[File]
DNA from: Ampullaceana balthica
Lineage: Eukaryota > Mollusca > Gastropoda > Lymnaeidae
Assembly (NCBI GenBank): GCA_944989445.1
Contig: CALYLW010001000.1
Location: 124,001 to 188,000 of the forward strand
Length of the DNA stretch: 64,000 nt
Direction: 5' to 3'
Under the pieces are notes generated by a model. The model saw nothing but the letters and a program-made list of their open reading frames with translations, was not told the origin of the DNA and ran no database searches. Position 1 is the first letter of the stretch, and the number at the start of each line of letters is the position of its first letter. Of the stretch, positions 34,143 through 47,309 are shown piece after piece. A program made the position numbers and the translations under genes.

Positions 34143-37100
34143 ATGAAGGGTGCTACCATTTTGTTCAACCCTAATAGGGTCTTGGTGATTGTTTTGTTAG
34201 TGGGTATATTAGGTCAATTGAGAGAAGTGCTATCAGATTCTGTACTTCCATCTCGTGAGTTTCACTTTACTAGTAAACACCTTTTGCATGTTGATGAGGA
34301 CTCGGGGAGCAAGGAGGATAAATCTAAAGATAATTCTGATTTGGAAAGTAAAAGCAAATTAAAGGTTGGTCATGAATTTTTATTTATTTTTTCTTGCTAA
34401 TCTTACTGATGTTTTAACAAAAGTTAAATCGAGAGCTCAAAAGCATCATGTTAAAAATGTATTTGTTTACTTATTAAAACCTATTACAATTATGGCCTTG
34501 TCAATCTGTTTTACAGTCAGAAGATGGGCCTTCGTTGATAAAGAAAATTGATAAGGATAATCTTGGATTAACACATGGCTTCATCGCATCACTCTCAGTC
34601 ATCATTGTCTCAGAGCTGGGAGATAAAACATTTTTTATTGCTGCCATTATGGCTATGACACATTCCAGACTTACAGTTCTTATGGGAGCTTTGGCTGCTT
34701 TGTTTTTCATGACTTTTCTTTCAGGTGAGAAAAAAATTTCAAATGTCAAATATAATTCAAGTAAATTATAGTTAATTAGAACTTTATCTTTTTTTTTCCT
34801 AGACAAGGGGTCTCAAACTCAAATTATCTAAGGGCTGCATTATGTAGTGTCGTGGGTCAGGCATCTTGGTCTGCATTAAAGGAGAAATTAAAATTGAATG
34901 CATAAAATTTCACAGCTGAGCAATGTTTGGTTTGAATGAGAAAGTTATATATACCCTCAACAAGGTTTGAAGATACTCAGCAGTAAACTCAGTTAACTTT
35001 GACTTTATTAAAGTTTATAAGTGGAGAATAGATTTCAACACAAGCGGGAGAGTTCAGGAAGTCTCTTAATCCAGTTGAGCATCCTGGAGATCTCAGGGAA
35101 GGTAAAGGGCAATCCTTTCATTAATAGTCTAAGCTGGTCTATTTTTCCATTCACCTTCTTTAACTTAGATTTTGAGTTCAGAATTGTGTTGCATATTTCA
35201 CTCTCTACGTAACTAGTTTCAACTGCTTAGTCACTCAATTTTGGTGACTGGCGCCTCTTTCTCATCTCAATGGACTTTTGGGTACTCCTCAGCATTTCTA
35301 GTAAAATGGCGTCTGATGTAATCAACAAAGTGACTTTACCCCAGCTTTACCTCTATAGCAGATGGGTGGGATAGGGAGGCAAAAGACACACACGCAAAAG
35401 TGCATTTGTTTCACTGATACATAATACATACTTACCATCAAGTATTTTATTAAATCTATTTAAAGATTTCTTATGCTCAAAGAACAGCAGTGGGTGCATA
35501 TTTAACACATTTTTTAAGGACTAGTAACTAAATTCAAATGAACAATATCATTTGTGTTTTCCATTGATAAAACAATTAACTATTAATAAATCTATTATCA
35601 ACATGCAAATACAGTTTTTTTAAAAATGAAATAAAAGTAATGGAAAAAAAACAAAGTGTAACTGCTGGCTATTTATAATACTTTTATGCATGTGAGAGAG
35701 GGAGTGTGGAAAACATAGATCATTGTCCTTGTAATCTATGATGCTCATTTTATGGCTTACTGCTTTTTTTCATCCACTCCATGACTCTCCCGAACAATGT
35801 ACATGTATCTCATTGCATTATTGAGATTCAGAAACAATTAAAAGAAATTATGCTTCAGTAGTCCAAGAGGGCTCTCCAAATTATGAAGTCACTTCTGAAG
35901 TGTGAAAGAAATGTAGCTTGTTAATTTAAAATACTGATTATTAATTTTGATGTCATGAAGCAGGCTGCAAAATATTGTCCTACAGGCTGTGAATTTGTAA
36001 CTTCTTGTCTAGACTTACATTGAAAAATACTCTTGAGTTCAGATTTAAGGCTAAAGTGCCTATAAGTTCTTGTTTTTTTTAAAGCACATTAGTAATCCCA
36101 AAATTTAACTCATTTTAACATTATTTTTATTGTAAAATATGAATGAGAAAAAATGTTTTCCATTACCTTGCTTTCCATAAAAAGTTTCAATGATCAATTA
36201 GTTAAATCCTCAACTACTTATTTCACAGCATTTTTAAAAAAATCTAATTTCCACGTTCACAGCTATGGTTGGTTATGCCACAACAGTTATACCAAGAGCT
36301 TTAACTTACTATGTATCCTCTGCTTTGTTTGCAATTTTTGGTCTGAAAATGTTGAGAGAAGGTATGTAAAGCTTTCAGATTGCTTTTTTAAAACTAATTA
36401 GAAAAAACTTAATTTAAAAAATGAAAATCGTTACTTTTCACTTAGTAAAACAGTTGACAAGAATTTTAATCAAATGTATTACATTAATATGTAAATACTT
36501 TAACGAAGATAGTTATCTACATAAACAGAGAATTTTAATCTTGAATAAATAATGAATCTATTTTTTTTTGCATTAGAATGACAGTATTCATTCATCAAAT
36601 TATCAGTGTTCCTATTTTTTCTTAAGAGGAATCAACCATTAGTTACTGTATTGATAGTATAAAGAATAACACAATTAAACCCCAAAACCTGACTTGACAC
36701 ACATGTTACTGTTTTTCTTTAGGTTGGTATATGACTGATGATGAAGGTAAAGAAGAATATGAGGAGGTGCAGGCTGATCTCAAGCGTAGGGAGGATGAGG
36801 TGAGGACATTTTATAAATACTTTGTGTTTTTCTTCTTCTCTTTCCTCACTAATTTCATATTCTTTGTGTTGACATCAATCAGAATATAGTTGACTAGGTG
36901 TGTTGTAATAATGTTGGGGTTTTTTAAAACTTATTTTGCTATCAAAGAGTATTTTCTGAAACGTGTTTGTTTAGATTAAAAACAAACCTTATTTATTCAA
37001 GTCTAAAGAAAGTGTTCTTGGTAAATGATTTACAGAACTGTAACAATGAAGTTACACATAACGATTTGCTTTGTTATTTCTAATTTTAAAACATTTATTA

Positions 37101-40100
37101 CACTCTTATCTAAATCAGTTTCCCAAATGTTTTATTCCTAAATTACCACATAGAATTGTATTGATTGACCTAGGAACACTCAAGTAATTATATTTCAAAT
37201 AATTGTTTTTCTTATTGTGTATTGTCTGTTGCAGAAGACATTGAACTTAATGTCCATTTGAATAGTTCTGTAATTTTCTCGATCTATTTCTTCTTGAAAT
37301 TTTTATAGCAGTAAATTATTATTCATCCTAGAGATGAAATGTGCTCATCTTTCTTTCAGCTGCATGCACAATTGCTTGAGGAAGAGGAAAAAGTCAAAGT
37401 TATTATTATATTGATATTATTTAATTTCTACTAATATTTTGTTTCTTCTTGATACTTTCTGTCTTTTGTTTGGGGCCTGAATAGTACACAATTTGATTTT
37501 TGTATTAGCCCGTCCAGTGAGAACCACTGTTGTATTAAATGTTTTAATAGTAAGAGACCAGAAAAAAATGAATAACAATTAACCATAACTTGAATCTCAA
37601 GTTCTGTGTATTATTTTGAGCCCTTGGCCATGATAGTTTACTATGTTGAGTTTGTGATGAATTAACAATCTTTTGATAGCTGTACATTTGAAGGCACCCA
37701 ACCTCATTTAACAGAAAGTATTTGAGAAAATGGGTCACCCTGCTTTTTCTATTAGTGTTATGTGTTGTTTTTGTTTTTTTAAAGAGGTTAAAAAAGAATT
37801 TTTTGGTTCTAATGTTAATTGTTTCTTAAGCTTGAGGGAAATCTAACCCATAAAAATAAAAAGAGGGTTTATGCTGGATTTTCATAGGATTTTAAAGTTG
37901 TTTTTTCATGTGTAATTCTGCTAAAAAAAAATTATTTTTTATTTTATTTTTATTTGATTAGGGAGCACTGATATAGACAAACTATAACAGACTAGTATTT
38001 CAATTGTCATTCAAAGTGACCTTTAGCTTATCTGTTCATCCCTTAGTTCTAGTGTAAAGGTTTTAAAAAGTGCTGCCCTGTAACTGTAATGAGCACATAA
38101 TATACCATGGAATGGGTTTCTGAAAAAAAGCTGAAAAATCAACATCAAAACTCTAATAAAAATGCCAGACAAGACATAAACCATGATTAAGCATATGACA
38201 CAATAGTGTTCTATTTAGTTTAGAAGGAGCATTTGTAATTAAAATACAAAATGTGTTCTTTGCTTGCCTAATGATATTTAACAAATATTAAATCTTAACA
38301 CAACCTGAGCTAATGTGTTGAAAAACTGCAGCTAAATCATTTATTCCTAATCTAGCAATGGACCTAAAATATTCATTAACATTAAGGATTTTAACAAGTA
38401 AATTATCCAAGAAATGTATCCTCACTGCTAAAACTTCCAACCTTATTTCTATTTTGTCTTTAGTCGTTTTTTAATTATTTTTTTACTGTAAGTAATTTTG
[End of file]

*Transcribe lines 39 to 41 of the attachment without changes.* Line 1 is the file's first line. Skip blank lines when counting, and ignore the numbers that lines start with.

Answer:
37001 GTCTAAAGAAAGTGTTCTTGGTAAATGATTTACAGAACTGTAACAATGAAGTTACACATAACGATTTGCTTTGTTATTTCTAATTTTAAAACATTTATTA

Positions 37101-40100
37101 CACTCTTATCTAAATCAGTTTCCCAAATGTTTTATTCCTAAATTACCACATAGAATTGTATTGATTGACCTAGGAACACTCAAGTAATTATATTTCAAAT